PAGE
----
'It has been held by this court that 'the fact of conversion does not necessarily import an acquisition of property in the defendant.' Howton v. Mathias, 197 Ala. 457, 73 So. 92, 95. The conversion may consist, not only in an appropriation of the property to one's own use, but in its destruction, Or in exercising dominion over it in exclusion or defiance of plaintiff's right. McGill v. Hollman, 208 Ala. 9, 93 So. 848, 31 A.L.R. 941, 948; Conner v. Allen, 33 Ala. 515; St. Louis & S.F. Ry. Co. v. Georgia, F. & A. Ry. Co., 213 Ala. 108, 104 So. 33.' (Emphasis added.)54
It is not contended that the plaintiff here had no right to demand the return of the keys to his automobile. Rather, the appellants seem to be arguing that there was no conversion which the law will recognize under the facts of this case because the defendants did not commit sufficient acts to amount to a conversion. We cannot agree. A remarkable admission in this regard was elicited by the plaintiff in examining one of the witnesses for the defense. It seems that according to salesman for Russell-Vaughn Ford, Inc. it is a rather usual practice in the automobile business to 'lose keys' to cars belonging to potential customers. We see nothing in our cases which requires in a conversion case that the plaintiff prove that the defendant appropriated the property to his own use; rather, as noted in the cases referred to above, it is enough that he show that the defendant exercised dominion over it in56
Further, appellants argue that there was no conversion since the plaintiff could have called his wife at home, who [281 Ala. 571] had another set of keys and thereby gained the ability to move his automobile. We find nothing in our cases which would require the plaintiff to exhaust all possible means of gaining possession of a chattel which is withheld from him by the defendant, after demanding its return. On the contrary, it is the refusal, without legal excuse, to deliver a chattel, which constitutes a conversion. Compton v. Sims, 209 Ala. 287, 96 So. 185.60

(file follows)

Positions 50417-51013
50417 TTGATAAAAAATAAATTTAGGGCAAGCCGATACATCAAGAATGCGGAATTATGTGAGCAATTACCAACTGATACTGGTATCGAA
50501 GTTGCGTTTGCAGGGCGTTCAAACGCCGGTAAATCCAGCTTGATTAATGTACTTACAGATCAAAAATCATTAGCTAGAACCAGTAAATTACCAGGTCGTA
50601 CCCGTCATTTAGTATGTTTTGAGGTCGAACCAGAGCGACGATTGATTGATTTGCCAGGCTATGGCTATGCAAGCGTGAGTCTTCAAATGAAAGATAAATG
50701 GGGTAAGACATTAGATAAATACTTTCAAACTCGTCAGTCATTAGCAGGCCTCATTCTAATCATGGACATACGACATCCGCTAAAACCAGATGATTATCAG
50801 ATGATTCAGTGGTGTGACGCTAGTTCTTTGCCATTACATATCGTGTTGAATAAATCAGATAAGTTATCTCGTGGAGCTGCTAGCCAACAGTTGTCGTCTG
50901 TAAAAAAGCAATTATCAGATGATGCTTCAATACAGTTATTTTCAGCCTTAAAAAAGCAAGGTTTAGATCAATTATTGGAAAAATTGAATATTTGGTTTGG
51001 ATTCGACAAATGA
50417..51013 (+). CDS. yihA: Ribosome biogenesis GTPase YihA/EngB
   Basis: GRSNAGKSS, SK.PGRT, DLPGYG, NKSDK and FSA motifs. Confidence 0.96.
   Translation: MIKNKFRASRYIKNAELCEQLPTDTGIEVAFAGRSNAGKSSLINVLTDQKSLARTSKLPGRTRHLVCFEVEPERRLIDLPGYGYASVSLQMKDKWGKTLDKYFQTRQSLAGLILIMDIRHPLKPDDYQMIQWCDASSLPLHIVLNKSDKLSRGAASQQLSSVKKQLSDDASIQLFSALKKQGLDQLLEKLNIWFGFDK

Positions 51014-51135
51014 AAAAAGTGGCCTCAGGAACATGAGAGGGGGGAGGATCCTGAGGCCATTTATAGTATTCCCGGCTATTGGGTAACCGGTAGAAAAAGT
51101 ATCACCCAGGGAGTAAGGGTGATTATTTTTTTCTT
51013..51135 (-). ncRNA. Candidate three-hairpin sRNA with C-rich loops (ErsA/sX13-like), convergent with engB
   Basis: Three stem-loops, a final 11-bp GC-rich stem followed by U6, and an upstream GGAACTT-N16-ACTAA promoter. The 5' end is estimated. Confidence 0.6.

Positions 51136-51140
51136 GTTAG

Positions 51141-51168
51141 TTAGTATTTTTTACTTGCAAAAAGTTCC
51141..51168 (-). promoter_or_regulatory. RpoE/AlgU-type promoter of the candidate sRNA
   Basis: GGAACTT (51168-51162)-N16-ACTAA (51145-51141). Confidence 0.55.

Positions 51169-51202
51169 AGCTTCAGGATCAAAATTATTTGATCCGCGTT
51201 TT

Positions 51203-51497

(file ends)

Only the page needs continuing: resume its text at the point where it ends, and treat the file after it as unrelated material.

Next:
We find unconvincing the appellants contention that if there were a conversion at all, it was the conversion of the automobile keys, and not of the automobile. In Compton v. Sims, supra, this court sustained a finding that there had been a conversion of cotton where the defendant refused to deliver to the plaintiff 'warehouse tickets' which would have enabled him to gain possession of the cotton. The court spoke of the warehouse tickets as a symbol of the cotton and found that the retention of them amounted to a conversion of the cotton. So here, we think that the withholding from the plaintiff after demand of the keys to his automobile, without which he could not move it, amounted to a conversion of the automobile.62
It is next argued by appellants that the amount of the verdict is excessive. It is not denied that punitive damages are recoverable here in the discretion of the jury. In Roan v. McCaleb, 264 Ala. 31, 84 So.2d 358, this court held:64
'If the conversion was committed in known violation of the law and of plaintiff's rights with circumstances of insult, or contumely, or malice, punitive damages were recoverable in the discretion of the jury.'66
We think that the evidence justifies the jury's conclusion that these circumstances existed in this case.68
We have carefully considered each assignment of error made and argued by appellants. We are clear to the conclusion that the evidence supports the verdict of the jury and find no error in the court's refusal to grant a new trial. In our opinion no assignment justifies a reversal.70
MERRILL, COLEMAN, and HARWOOD, JJ., concur.